Eco-Logic: Is Paper More Eco-friendly than Plastic?

Make the best choice for the environment.


| May/June 1999



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"It’s not easy being green,” according to Kermit the Frog. So many choices, so many voices.

When it comes to consumer products, few are environmentally perfect. Each has qualities, pro and con, that make it either an eco-plus or an eco-bust.

This is particularly true when it comes to the age-old debate on paper vs. plastic. You most likely made up your mind years ago on the correct green way to go, so your answer to the checker at the supermarket is routine by now. But deep down inside you may still question whether or not you’re right. Choosing plastic may help save a tree, but selecting paper may keep landfills to a minimum.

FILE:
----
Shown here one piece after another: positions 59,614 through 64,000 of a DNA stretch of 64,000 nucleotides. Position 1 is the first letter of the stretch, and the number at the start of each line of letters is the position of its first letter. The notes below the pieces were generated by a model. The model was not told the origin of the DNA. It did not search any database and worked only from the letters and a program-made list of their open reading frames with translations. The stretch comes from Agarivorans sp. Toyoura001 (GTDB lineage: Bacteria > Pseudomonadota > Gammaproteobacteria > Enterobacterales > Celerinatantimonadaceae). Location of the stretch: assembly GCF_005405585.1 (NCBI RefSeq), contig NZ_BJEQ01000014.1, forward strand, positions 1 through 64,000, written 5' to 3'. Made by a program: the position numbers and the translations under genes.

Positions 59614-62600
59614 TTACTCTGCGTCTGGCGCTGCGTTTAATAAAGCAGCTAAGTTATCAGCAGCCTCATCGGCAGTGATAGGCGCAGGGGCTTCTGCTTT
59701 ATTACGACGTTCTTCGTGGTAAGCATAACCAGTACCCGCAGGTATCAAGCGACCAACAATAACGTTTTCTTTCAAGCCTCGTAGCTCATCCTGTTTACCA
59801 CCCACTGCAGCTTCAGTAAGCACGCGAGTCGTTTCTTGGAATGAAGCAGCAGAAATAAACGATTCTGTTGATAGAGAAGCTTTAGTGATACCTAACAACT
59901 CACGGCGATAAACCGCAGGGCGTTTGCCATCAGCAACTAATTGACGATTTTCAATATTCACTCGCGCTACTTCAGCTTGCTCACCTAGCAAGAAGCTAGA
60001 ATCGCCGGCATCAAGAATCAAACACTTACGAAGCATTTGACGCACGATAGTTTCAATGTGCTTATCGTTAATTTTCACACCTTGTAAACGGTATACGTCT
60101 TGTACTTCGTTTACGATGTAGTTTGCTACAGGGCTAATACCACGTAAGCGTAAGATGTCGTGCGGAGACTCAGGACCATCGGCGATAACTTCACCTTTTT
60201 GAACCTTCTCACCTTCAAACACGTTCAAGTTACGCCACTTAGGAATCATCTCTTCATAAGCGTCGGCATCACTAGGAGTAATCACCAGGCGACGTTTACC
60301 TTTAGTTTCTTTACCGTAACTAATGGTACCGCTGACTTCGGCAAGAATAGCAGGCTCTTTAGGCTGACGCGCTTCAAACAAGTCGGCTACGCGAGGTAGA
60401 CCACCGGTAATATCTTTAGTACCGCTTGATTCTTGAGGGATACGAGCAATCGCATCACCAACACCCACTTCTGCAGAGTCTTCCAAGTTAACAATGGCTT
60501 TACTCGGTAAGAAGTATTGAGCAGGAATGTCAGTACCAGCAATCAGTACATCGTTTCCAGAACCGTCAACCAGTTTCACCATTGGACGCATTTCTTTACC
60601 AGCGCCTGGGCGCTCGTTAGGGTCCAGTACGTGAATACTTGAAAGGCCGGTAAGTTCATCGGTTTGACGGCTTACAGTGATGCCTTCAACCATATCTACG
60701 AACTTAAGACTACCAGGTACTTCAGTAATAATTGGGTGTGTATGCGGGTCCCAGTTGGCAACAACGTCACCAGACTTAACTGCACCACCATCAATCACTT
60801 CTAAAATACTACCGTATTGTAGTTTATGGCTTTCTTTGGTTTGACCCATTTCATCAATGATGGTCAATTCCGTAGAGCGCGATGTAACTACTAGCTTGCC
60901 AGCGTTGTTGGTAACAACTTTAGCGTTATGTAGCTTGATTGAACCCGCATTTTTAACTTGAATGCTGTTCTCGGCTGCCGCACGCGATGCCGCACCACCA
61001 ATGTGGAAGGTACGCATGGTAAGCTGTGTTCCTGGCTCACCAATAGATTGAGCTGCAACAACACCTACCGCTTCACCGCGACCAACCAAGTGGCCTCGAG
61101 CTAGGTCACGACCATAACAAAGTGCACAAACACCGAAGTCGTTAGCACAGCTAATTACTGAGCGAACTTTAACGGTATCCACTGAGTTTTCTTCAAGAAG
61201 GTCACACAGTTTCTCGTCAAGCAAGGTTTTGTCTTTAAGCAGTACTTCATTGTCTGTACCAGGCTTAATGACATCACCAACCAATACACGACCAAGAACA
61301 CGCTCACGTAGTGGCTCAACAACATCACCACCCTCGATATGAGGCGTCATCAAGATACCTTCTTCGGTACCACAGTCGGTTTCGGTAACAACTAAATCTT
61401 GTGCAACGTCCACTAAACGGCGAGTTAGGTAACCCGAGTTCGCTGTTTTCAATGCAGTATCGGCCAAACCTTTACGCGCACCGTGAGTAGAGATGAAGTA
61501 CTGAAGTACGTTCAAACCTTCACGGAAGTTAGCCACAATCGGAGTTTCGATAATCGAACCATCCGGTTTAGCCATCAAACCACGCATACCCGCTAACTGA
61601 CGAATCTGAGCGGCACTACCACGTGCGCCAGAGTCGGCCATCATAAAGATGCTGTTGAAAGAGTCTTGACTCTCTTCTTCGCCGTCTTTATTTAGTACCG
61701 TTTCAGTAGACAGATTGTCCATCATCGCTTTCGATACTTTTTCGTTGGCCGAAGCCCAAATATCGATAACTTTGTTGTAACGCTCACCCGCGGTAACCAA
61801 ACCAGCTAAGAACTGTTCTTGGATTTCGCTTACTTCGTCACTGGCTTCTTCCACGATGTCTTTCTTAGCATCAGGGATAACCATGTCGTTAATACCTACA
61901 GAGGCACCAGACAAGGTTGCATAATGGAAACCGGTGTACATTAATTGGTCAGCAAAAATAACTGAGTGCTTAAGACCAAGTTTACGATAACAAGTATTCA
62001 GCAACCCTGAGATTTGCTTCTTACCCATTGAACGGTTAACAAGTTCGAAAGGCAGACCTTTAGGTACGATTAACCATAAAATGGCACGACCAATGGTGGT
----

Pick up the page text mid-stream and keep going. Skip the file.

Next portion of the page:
For most of us, our choice is based on an either-or approach adopted when we first became environmentally aware. But the 1990s have shown the answer to be far more complex. The real concern is not plastic vs. paper so much as it is the problems created by the huge amount of solid waste both these common household materials contribute to the environment. The imperative has become to stop putting so much of either material into landfills and incinerators. Recycling minimizes waste.

Therefore, your number one correct response at the supermarket is to give the clerk a cloth bag of your own for your groceries—a bag you can reuse over and over. The paper bag your supermarket offers is probably not a good choice because it’s made of virgin paper. Just as the plastic bag is molded from virgin resin. Recycled paper? Good. Recycled plastic. Good. Recyclable cloth bags? Best of all.

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